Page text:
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Testimonial

This scales book is a classic in psychometrics. It is instrumental for survey researchers in the fields of advertising, marketing, consumer psychology, and other related fields that rely largely on attitudinal measures. My copy has gotten me through years of field research by helping provide testable, reliable scales.
Angeline Close Scheinbaum, Ph.D.
University of Texas at Austin

attitudes

The scale measures how much a shopper believes that a store’s layout and shelving do not provide customers with enough space.  Three, seven-point Likert-type items compose the measure.

A shopper’s belief that the wait time in a store was too long, particularly due to the checkout process, is measured with three, seven-point Likert-type items.

The rarity and scarcity of an object, such as a product, is measured in this scale with three, nine-point Likert-type items.

Three, seven-point semantic-differentials are used to measure a food’s healthiness in terms of its effectiveness.  To be clear, the emphasis in this particular measure is not on the nutritiousness of the food but rather how well it helps one to stay physically fit.

The degree to which a person believes there is a relationship between the healthiness of food and its cost such that healthier foods tend to be more expensive than unhealthy foods is measured with three, seven-point items.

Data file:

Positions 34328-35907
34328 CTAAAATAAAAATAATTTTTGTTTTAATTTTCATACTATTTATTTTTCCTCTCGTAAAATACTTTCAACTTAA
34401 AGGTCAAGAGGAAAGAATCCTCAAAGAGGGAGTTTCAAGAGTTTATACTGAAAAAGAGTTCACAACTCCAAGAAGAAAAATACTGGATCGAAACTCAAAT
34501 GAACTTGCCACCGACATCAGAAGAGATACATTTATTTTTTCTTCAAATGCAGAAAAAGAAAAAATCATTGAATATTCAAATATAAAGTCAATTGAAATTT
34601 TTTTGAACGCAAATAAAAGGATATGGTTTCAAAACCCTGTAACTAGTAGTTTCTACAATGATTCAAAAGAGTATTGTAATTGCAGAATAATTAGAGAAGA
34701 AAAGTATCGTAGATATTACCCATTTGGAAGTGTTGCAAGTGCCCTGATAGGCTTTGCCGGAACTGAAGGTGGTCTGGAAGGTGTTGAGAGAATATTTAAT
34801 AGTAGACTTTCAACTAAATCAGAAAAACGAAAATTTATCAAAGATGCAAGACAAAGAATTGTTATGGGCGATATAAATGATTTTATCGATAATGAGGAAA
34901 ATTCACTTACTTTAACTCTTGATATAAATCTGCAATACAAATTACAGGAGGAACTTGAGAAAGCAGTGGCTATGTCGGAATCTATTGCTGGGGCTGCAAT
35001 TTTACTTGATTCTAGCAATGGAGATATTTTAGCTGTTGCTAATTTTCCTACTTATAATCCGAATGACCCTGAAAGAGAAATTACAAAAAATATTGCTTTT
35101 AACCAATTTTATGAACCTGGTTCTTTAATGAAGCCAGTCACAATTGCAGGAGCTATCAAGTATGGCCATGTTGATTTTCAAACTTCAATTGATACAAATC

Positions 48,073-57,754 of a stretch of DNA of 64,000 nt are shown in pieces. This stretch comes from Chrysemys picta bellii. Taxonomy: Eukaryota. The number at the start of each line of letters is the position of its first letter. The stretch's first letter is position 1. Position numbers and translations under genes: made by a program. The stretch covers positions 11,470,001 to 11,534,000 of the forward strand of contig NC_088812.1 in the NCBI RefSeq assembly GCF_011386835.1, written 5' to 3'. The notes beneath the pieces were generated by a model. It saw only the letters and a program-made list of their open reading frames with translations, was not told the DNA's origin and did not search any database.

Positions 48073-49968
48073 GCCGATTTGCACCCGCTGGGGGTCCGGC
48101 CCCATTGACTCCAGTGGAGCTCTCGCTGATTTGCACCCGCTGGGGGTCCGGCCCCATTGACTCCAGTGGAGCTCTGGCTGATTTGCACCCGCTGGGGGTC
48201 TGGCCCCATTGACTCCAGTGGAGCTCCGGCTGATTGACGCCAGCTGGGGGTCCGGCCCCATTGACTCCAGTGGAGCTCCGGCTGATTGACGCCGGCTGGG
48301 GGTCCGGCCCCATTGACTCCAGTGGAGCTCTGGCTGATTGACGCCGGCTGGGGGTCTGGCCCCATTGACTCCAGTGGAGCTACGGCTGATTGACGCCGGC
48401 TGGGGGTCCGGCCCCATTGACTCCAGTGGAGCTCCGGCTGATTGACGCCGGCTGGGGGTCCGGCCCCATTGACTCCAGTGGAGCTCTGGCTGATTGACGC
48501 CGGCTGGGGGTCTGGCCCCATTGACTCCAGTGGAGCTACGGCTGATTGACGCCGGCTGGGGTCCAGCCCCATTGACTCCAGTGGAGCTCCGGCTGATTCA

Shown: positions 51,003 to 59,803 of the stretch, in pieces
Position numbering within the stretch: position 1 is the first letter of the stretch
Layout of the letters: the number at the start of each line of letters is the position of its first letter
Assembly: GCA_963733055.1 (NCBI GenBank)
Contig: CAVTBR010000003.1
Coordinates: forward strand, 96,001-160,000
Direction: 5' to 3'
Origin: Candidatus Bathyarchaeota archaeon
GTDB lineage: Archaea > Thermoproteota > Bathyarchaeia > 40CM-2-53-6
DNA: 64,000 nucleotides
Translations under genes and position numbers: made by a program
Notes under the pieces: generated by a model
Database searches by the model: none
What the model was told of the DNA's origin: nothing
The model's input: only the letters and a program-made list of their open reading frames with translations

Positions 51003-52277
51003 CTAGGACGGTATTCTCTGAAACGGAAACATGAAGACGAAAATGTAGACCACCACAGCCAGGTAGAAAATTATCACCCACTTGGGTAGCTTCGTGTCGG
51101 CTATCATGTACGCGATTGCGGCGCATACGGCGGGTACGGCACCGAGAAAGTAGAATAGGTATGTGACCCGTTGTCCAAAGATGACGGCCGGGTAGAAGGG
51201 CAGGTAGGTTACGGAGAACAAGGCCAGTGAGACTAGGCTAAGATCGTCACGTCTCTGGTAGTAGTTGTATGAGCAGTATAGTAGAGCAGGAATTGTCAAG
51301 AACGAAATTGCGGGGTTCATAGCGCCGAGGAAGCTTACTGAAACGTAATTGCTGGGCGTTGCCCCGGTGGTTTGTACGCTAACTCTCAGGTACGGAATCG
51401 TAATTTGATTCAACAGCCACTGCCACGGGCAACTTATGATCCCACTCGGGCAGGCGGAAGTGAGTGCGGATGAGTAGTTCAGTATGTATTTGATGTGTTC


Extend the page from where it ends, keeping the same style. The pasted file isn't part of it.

How much a person anticipates that if a particular meal is eaten then he/she would feel bad and sorry about it afterwards.  A three- and a four-item version are discussed.  Each item has its own unique semantic differential and a 101-point sliding scale.

The degree to which a person believes a particular food is wholesome and healthy is measured with three questions, each with its own semantic differential and a 101-point sliding response scale.

The scale has three, seven-point Likert-type items that measure the degree to which a consumer believes that what is received when buying a good or service is greater than what is given up. 

How beautiful and pleasing an object appears to be is measured with four, seven-point uni-polar items.

The scale has three, seven-point Likert-type items and measures the degree to which a person believes another person is like him/her in terms of communication style, with an emphasis on nonverbal expression.